"Drawn From Life II: Art of the Human Figure

Hoosier Salon Patrons Association

Through Aug. 4

There’s something near primal about the desire to draw the human figure. The human body is both beautiful and grotesque: No two are alike, and even the exercise of drawing the same person for consecutive weeks yields endless possibilities for the pen, pencil or brush. Such was the inspiration, no doubt, for Drawn From Life II: Art of the Human Figure, curated by Cynthia Blasingham and on exhibit at the Hoosier Salon Patrons Association in Broad Ripple.

The almost single-minded purpose of the Hoosier Salon is to celebrate such timelessness when it comes to artmaking: The Salon offers prizes each year and a venue for Indiana artists who practice the traditional fine arts, including painting and sculpture, confined by largely traditional expressions.

Drawn From Life is certainly a celebration of the human figure as a source of inspiration, but it’s also a tribute to one of Indiana’s best-remembered traditionalists, Harry A. Davis (1914-2006). Davis was known widely for his paintings of Indiana landmarks, precisely and lovingly drawn. Davis earned his BFA from Herron School of Art in 1938, the same year he earned the coveted Prix de Rome, which was followed by a succession of other prizes and awards. Davis taught at Herron from 1946 until 1983.

While Davis’ figures are less-known than his architectural paintings, he had a facility for the figure that is evident in the two near-perfect drawings — one man, one woman — included in Drawn from Life. The works of Davis’ wife, who continues to teach at the Indianapolis Art Center, are also exhibited, and offer evidence of her own fine talent. Davis’ “Vanessa Seated” is magical, complex and yet straightforward: The placement of the figure, wearing black pants and facing the viewer, is psychologically seductive rather than sensual.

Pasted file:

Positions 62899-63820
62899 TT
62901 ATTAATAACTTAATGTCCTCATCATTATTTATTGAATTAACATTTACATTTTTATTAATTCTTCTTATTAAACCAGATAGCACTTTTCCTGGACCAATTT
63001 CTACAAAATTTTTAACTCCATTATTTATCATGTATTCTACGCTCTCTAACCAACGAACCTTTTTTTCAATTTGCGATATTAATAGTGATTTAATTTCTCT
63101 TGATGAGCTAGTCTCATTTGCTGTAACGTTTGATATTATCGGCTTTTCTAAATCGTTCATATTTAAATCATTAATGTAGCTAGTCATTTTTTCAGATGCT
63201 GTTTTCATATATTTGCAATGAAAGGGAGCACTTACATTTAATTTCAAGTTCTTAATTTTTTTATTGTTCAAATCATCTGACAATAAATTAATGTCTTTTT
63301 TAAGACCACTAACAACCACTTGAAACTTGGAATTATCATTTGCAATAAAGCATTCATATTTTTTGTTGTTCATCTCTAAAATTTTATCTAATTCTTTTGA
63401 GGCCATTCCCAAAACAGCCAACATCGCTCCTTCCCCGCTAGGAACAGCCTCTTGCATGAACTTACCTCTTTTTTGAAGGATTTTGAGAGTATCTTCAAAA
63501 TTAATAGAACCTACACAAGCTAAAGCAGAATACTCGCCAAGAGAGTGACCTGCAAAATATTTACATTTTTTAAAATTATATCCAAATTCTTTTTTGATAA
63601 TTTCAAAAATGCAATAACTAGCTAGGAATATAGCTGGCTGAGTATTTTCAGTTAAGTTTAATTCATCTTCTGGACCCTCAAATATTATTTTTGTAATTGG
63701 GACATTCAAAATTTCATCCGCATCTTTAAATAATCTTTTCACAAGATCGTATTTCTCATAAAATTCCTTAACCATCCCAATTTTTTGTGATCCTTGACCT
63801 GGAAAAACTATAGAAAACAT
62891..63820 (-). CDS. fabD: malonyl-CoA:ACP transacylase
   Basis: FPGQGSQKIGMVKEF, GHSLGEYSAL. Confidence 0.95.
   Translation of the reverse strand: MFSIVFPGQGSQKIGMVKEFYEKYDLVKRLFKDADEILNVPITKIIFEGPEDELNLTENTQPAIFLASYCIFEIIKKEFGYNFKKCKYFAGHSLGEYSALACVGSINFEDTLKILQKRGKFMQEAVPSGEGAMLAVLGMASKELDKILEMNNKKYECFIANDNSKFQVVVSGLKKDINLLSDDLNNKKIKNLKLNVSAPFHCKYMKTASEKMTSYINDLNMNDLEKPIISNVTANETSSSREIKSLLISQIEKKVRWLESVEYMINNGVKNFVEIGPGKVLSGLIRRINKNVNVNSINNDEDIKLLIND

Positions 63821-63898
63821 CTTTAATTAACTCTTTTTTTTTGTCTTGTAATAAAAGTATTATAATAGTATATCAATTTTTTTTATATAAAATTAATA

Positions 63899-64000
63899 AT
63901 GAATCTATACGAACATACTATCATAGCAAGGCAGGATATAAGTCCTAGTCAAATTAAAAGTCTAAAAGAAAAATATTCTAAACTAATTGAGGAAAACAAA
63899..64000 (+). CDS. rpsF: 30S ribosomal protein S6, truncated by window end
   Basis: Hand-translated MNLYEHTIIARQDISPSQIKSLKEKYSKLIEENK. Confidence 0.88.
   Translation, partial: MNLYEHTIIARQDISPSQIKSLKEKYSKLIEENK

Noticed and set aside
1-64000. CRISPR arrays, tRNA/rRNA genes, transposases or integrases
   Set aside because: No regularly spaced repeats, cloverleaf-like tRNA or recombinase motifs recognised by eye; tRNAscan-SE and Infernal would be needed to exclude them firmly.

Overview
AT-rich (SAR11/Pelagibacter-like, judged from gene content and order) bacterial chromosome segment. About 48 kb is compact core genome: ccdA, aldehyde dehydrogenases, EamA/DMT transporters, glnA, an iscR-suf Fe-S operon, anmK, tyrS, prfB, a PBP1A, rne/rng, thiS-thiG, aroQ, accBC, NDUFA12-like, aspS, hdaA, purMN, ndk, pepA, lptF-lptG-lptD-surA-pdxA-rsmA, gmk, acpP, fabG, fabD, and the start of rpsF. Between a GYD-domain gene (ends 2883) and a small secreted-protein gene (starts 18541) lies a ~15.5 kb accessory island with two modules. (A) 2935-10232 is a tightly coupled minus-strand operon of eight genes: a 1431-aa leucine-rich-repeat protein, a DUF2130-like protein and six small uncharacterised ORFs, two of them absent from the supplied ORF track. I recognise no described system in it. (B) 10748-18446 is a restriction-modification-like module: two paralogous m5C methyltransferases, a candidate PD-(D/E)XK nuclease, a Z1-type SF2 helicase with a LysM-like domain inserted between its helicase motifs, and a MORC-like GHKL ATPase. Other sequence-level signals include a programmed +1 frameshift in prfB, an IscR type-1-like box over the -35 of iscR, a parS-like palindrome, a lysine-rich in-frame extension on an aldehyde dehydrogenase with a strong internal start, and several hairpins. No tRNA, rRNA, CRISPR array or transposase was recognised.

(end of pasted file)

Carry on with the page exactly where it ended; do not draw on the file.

As Michelangelo is quoted as saying, “Good painting is the kind that looks like sculpture.” The same, of course, could be said for drawing, particularly when it offers a three-dimensional depth that extends beyond the surface image.

Other notable works that move beyond sheer representation are the quick flourishes of Caroline Mecklin, at once neat and vibrant, epitomizing the notion of less is more. Mark Dillman’s large-format ink wash drawing, “Reclining Figure,” is nearly flawless in its simplicity — a spare drawing of a generously proportioned nude woman. In other cases, complexity is equally appealing, as in Gloria Fischer’s triptych, “My Three Favorite.” Male figures are drawn onto the canvas like Greek gods, surrounded by a collage of stenciled letters, musical notes and slips of red paper.

All finely rendered, the exhibition also includes works by Kathleen Biale, Cynthia Blasingham, Mark Burkett, Mary Anne Davis, Frank Downton, Tim Engelland, Glenna Heath, Corrine Hull, Judy Leiviska, Cassia Margolis, Jeanne McLeish, Vandra Pentecost and Jerry Points. As Blasingham explained, the works represent the range of drawing, from one-minute gestural drawings to mixed-media works that took upwards of two hours. Inspiration, after all, can be capricious.

Drawn From Life II: Art of the Human Figure is on view at the Hoosier Salon, 714 E. 65th St., through Aug. 4. Call 317-253-5340 or visit www.hoosiersalon.org for more information.